If you run into a “wall” as you attempt to tune in more deeply into your body, that’s perfectly fine. Just stay with that, exploring the “wall” with genuine openness and curiosity. What does it feel like? What is it protecting you from? It’s important not to “push.” If you keep this up patiently but persistently over time, you will see more and more of yourself.

Now, see if you can find a word or words that resonate with the feelings inside you. Here are some words that many people resonate with:  lonely… dismissed… failing… helpless… let down… hurt… humiliated… vulnerable… panicked… intimidated… unwanted… unimportant… anxious… lost… confused… worried… shaky… rejected… overwhelmed… numb… a wall… inadequate… sad… small… scared.

Let Each Other “In” To Your Vulnerable, Softer Feelings

Do you typically show this feeling to your partner? If not, what does your partner typically see? Most often when we feel unsafe, we don’t show these feelings, and we may appear angry, frustrated, or cold. Could your partner be misreading what you’re feeling inside? I notice that I’m very good at hiding, and am often not even aware of, my more vulnerable feelings. This is common and normal. In growing up and becoming an adult, it was important for most of us to learn how to cover our vulnerabilities and cope with them ourselves.

When you are both ready, take turns sharing your more vulnerable, deeper feelings. Don’t say: “When you do (fill in the blank with your partner’s behavior), I feel this.” Instead, use words to describe your inner feelings without explanation or justification. Let your partner “in” to what happens inside you. Say, “On the outside I show you this (e.g., frustration, anger, defensiveness, a wall), but on the inside I feel (fill in the blank).”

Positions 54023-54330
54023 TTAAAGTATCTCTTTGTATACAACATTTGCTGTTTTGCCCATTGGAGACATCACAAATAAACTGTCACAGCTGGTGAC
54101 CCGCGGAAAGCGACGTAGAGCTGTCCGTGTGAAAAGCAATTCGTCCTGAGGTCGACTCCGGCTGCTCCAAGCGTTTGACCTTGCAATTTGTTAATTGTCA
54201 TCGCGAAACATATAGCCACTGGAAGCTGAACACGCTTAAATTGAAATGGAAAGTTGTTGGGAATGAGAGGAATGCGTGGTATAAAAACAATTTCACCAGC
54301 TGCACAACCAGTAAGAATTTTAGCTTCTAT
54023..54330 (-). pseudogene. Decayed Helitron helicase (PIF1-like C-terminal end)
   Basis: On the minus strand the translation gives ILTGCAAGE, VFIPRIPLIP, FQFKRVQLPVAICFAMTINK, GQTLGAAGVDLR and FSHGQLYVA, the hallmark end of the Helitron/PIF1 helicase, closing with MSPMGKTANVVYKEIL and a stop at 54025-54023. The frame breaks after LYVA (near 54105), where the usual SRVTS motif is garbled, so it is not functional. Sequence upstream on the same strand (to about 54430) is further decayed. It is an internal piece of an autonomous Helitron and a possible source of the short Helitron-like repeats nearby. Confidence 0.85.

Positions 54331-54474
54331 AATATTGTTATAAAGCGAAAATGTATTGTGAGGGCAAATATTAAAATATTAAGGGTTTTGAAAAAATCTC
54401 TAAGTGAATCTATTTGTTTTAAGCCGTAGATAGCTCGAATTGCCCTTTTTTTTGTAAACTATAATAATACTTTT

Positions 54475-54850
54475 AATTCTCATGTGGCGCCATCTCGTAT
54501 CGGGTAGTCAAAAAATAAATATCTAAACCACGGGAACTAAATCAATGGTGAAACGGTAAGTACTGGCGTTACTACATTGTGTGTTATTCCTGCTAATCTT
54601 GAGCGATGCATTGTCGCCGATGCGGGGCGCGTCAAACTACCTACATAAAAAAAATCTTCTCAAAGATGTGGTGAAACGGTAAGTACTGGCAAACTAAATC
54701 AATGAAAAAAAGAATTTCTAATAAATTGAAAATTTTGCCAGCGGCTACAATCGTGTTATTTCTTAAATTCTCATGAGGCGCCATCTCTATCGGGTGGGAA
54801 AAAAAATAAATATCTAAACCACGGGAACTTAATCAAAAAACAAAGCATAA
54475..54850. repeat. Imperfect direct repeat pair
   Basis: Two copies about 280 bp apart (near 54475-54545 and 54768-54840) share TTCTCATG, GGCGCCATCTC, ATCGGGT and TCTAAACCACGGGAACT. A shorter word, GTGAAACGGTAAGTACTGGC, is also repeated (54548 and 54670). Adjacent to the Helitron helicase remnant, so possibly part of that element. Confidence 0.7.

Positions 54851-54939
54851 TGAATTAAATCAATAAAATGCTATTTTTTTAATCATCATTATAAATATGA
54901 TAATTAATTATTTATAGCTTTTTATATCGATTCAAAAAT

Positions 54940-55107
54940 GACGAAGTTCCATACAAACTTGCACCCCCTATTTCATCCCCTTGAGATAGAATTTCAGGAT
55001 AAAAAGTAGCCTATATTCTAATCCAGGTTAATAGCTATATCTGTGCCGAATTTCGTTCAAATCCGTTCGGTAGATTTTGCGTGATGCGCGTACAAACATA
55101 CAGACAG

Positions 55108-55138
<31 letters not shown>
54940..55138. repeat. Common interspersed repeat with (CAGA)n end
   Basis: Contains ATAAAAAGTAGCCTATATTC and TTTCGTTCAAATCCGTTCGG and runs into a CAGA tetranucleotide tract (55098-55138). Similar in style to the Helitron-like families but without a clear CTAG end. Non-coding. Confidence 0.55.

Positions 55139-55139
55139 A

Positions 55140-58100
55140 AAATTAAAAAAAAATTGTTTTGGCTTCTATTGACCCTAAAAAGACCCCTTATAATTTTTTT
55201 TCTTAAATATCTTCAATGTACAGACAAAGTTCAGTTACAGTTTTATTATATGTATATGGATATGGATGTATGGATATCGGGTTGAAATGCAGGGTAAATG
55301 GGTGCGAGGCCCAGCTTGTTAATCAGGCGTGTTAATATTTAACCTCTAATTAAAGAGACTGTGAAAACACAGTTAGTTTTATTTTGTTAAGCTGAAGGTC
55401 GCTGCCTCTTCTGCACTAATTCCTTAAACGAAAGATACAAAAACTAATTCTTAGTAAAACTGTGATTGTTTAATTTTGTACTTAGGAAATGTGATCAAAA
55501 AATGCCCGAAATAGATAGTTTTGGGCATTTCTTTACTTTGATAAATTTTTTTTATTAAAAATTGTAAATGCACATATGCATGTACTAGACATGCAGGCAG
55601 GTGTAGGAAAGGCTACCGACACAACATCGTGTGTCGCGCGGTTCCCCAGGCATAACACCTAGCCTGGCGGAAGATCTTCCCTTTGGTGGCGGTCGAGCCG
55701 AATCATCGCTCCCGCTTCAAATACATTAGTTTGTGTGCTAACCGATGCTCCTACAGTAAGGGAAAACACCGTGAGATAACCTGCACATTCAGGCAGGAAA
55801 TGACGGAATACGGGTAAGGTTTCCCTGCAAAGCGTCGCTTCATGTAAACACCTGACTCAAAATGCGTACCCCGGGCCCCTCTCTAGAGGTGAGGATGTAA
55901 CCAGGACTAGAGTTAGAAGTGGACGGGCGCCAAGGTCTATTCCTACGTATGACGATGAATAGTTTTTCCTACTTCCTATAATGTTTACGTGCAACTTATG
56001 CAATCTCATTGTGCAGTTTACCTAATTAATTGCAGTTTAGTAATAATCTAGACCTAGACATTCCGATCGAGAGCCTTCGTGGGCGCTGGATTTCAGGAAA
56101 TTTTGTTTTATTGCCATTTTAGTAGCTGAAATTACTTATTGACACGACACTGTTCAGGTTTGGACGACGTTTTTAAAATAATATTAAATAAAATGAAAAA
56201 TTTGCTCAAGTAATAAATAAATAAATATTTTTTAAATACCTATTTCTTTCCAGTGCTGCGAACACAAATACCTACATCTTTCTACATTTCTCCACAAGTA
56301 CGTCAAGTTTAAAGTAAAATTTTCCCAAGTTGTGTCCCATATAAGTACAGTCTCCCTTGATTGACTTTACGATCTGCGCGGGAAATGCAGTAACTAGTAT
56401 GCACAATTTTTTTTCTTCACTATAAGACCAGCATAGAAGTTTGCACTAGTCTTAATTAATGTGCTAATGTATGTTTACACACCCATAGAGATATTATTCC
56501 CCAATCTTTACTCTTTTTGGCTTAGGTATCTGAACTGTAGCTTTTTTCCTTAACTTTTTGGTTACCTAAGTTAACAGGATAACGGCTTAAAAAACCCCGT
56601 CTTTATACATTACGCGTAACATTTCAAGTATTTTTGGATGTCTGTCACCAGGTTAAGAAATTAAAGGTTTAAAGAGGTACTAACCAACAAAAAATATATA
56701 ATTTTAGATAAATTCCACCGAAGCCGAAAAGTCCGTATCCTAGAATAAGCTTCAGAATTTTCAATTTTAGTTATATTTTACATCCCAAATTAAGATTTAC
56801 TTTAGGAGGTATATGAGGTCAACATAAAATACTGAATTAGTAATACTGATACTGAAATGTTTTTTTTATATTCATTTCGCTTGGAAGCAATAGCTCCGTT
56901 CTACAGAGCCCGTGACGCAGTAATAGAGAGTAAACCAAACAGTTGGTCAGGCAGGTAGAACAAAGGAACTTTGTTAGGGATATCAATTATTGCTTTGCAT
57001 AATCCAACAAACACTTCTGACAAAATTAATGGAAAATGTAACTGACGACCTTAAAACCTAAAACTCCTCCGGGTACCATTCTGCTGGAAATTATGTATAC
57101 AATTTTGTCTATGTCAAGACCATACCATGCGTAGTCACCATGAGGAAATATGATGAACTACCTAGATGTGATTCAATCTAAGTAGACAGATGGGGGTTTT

Next, consider and share what it was like to do this internal exploration and sharing. How difficult was it for you? How safe or scary was it? To what extent did it feel uncomfortable? Talk about that. Your partner may have no idea what it’s like for you to engage in this more vulnerable way.

Finally, explore your own needs and preferences to see if there’s a way your partner could make it easier for you to share these deeper feelings. Perhaps you’d like your partner to be curious and accepting, soft and calm, or to genuinely appreciate your effort or risk in sharing in this way. Let your partner know how they could help you, if they could and would. Say, “If you’d like to help me share this feeling, then right now you could (fill in the blank).”

Congratulations, you’ve completed Step 3, Exploring Your Vulnerable Raw Spots! In Step 4, you’ll use what you’ve learned so far to repair your connection with your partner by working together, after your negative cycle has come along to disconnect you.

Would you like more information or support? We recommend Dr. Sue Johnson’s books Hold Me Tight: Seven Conversations for a Lifetime of Love (2010) and Love Sense (2014). We offer low-cost, money-back guaranteed Hold Me Tight® couple workshops, as well as regular, weekly couple counseling and intensive couple counseling services. Here is a longer listing of recommended couple therapists in Montana, couple therapists around the US and internationally, and Hold Me Tight® workshops.